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ROSS CREEK RESERVOIR., Issue 7944, 27 June 1889
ROSS CREEK RESERVOIR.
At last night's meeting of the City Council t'le question of the safety of the reservoir was brought under notice by the following letter from Mr E. S. Clarke, clerk to the Maori Hill Borough Council:—"ln order to allay the appreheusion felt by the residents of Woodhaugh as to tho safety of the Ross Creek reservoir, I have been instructed to ask whether it is the intention of your Council to allow it to be filled again without t dung any steps to ascertain whether such a course would be safe, and, if eo, to ask that the "rounds on which the opinion as to its B3curity is based should be made public." Mr James Allen, M.H.R., wrote from Wellington, as follows:—"My attention has been drawn to the leak in the Leith reservoir, and I have been asked to take steps to get the Government to appoint an i ispector or engineer who should thoroughly i ivestigate the matter. Before doing so I ahould bo glad to know what the City Council have to say about the leak, and wiiether they would favor an inspection by tiovernment. An early reply will oblige." The following report from the City engineer, Mr S. 11. Mirams, was read : " As the question of the alleged leak at the Rosa Creek reservoir will, I understand, come before you to-night, I beg to report that bo far I have observed no change in the condition of affairs at tho reservoir since the date of Mr Hay's report in September, 1380, with the exception that the flow or soca'lecl leak at the tubble wall appears again to have slightly divided. _ To report more fully will, of course, necessitate an extended investigation. The amount of water discharging at the face of the rubble wall into the creek has always been a variable quiutity, depending largely upon the state of the weather. To-day the How is at the rite of 7,05Ggal per day with a depth in reservoir of 23ft Sin. To arrive at a definite conclusion as to whether the averageflow is increasing wonld require a series ol mcieurcments for comparison with those taken formerly, but I see nothing at present to warrant such a supposition. The earliest measurement that I have on record is that observed by Gillies, fc'ie caretaker, on Bth April, 1875, which gives 8,020 gallons per day, with a depth in reservoir of 25ft Bin. I have always expressed the opinion to the Council that the water complained of does not come through the puddle wall of the embankment, and this view is supported by Professor Black did Mr Hay. The lapse of time is another Indication to my mind that the puddle wall ia intact, as a constant run of this description would, I consider, gave unmistakable evidence that something was wrong were it percolating through the puddle wall. I may remind the Counoil that the embankment is ■trongly placed against the natural spurs of the hill, which act as a buttress on either side. I see, therefore, no cause for alarm as reepects the stability of the embankment; but with the view of allaying the apprehensions excited by the calamitous disaster at Johnstown, I would recommend that the reservoir should not be filled for the present to a greater height than the 38ft line. This would bo 10ft Sin below the top level line. By keeping the water down to this lower level the loss of storage would be about twofifths of the holding capacity of the reservoir, but this could be dispensed with at any rate during the winter months." Or Kimbkll moved that tho correspondence and the report be referred to the Water Committee, with power to act. The dam which was said to bs dangerous rested •gainst a natural wall, and the so-called leak was doubtlesa caused by filtration. There was not the slightest of a Blip taking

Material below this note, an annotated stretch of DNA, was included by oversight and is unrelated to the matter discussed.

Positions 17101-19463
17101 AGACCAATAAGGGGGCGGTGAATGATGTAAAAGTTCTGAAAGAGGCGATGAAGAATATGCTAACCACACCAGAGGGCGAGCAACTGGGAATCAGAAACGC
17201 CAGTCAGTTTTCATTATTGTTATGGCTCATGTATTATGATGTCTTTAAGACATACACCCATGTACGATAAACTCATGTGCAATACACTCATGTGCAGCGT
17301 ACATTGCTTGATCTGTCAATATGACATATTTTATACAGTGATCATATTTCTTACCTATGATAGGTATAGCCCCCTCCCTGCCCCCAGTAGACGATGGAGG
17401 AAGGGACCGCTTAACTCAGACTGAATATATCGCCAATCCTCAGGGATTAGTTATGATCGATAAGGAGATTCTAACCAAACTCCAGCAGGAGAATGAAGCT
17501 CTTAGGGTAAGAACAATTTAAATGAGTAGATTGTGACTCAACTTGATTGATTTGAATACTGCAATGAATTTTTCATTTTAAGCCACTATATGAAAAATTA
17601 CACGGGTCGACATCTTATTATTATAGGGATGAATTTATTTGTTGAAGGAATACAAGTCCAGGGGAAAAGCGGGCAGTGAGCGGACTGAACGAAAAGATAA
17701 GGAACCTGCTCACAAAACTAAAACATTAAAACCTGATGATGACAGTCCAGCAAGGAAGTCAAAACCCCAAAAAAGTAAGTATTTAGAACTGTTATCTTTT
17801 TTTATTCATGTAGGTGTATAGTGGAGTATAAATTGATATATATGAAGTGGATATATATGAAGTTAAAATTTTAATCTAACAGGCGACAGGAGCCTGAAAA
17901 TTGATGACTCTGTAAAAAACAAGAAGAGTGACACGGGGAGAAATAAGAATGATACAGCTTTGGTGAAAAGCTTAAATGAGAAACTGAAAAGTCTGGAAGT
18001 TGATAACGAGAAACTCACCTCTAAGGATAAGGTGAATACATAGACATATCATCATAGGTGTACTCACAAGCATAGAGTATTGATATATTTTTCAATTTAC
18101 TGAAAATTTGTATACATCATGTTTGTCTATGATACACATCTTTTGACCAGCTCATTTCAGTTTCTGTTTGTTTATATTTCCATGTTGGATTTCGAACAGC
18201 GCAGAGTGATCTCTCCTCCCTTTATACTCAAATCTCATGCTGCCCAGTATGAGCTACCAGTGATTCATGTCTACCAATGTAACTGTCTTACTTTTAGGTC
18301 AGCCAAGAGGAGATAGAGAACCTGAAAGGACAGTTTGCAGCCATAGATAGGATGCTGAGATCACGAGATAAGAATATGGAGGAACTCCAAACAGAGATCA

place. Rut it wan tho ( 'nunc il'.-i duty to net the iniudu of people tit rest, and instead id wasting money on the wall the reservoir should bo kept low. Then careful observation should he made of the amount of filtration flowing from the culvert, and the eatetaker might register daily, with the aid of a reliable water-guagc, the volume of the flow. The caretaker should also have a proper register book in which the depth of the reservoii might bo recorded, and he sho.dd register the rainfall. The rainfall, he held, had more to do with the leak than the reservoir. The caretaker should also have, a barometer for the purpose of showing the state of the weather at the reservoir, and also to show if there was any rain falling a few miles away. It was necessary that a larger by-wash should be made or an extra one provided, so that the water might he taken from the income at the head of the reservoir. If these things were done, the public would have no cause for alarm. Cr Haynes seconded the motion.